9

Lately, next to my flower in its pot, mushroom is growing. enter image description here

Why? What should I do to stop the mushroom from growing?

It was written on Google that the fungus causes the death of this flower

3
  • 4
    Why is this a problem for you? I postulate that this is just part of the microbiome (and your soils microbiome is important to growing plants). Thinking a little differently, maybe you should water the plant less - most plants want to dry out between waters, and if I understand correctly, most mushrooms need a constant moist environment.
    – davidgo
    Mar 18 at 9:26
  • A side concern is if you have any pets who might eat a random plant, expecially one that smells different.
    – Criggie
    Mar 19 at 2:45
  • 1
    @davidgo it's possible a problem because with that thing growing, there might not be mushroom left for the plant.
    – Bob Tway
    Mar 19 at 14:14

3 Answers 3

14

Nothing to worry about and you can't stop the mushroom/s from growing, though you can just remove it yourself. Mushrooms are just the fruiting bodies of mycelium present in the soil - you may find they recur at the same time next year. As for 'killing your flower', if that's what Mr Google said, then he cannot be trusted on this subject - it won't kill your plant, although we don't actually know what plant you're growing. The majority of mushrooms feed off dead material, not live plants, they are part of nature's recycling/disposal system.

6
  • 1
    It looks like an emerging parasol mushroom, Parasola plicatilis maybe. I see them where I spread my garden compost before a good rain.
    – MackM
    Mar 18 at 15:25
  • 4
    There may well be a fungus of some sort that's a serious problem for this plant - so Google may not be making it up (though it easily could be). This just isn't that fungus.
    – Chris H
    Mar 18 at 15:27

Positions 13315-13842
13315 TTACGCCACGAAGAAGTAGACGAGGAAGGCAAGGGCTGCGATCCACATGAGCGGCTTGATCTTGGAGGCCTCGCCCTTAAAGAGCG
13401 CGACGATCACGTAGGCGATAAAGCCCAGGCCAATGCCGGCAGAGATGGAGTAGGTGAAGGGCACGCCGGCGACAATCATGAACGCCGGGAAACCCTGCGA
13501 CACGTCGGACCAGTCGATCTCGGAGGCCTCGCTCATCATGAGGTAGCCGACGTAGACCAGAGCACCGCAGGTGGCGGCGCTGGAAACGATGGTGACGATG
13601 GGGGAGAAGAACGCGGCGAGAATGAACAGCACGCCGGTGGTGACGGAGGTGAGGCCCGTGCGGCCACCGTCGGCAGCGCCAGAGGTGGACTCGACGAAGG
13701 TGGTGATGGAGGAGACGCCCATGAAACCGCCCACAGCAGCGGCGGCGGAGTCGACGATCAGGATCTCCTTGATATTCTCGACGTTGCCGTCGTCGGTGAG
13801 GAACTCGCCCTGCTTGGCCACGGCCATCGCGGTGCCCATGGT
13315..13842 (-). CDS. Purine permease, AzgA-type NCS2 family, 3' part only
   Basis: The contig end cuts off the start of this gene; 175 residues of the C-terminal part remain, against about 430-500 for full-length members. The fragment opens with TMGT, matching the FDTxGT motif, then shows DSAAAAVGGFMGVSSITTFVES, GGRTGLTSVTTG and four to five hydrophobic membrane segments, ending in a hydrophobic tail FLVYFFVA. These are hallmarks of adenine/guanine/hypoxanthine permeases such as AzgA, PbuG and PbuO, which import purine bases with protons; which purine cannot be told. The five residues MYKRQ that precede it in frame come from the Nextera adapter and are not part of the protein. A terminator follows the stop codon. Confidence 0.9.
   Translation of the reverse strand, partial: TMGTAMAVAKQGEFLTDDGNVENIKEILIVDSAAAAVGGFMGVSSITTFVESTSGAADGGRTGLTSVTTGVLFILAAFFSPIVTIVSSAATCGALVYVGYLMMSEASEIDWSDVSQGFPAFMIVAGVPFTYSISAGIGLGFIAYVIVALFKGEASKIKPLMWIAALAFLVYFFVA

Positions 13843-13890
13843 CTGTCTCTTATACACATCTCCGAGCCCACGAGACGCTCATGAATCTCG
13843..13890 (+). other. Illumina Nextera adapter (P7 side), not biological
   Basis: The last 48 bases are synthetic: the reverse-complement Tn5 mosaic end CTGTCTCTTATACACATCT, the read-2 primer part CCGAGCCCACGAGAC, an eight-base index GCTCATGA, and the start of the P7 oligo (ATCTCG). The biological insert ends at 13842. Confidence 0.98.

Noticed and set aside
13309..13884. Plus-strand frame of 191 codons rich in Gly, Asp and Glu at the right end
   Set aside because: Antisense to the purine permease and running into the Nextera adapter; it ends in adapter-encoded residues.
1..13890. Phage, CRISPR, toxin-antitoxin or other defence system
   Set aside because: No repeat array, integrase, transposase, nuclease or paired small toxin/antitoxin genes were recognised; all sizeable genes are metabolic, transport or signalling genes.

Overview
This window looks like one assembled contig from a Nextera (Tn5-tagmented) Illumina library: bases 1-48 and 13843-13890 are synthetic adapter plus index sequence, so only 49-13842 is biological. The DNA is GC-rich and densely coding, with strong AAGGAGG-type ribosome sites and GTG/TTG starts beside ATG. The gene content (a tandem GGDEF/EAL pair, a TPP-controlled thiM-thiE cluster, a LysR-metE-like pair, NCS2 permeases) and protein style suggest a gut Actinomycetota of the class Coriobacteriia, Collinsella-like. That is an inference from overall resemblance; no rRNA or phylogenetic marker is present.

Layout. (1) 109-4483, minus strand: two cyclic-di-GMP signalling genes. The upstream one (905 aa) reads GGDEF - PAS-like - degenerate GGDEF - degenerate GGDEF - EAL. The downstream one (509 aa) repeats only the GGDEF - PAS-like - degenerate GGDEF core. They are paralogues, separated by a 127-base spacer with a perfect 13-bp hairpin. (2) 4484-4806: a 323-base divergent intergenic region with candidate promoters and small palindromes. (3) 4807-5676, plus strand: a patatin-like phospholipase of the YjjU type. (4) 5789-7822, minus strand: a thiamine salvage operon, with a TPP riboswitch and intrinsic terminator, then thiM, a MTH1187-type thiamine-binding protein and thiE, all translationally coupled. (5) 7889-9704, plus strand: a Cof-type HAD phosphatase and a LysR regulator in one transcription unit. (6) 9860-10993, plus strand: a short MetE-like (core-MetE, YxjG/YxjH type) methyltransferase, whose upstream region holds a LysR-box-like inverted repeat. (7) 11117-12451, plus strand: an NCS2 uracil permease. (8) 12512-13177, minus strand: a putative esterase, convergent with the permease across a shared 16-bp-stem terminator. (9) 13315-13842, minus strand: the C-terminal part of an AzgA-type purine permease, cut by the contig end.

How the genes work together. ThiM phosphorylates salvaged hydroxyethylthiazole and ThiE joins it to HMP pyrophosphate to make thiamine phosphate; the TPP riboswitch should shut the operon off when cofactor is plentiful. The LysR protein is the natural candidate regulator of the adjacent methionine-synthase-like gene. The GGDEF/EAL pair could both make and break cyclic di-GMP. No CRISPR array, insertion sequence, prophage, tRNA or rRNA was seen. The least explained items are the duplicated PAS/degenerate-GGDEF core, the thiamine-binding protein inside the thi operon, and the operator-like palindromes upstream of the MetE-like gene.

• 2
    The one fungus you dom't want is honey fungus, which has honey coloured toadstools/mushrooms and attacks live plants - but only woody ones. This is not it.
    – Bamboo
    Mar 18 at 18:50
  • 2
    +1 It's actually the case that fungi are essential to plants in a really fundamental way. Fungi created soil from rocks and allowed plants to move onto land. Plants work symbiotically with fungus to extract nutrients from the soil as well.
    – JimmyJames
    Mar 18 at 20:51
  • The plant looks like a snake plant - Dracaena trifasciata.
    – CJ Dennis
    Mar 20 at 4:58
11

The mushroom itself is almost certainly not an issue (other than possibly aesthetically). Almost all species of mushroom are saprotrophic, which means they feed on decaying organic matter (and are a key part of the process of decomposition). Very few species are active parasites of live plants, and a vast majority of those that are only parasitize woody plants, and that would be about the only way it’s likely to kill your houseplant.

That said, the presence of mushrooms in the pot is possibly a symptom of some other issue that may kill the plant. The most likely possibility is that you’re watering it too much. Most mushrooms require a significantly higher level of moisture in the soil than most plants do, so they only tend to show up in over-watered pots.

2

To confirm that, as other answers have suggested, this specific mushroom is harmless - this mushroom looks to be a member of the family Psathyrellaceae, perhaps even Coprinopsis atramentaria, the Inky Cap. Watch over the next few days to see if the cap starts to dissolve into a black, inky liquid. These are among the saprotrophic fungi mentioned by Austin Hemmelgarn, meaning they will not parasitize houseplants. Neither will they form symbioses with houseplants, for that matter. What they will do is help make nutrients in the soil available for the plant to use.

(obviously, do not eat any mushroom based on identification by a stranger online)

Your Answer

By clicking “Post Your Answer”, you agree to our terms of service and acknowledge you have read our privacy policy.

Not the answer you're looking for? Browse other questions tagged or ask your own question.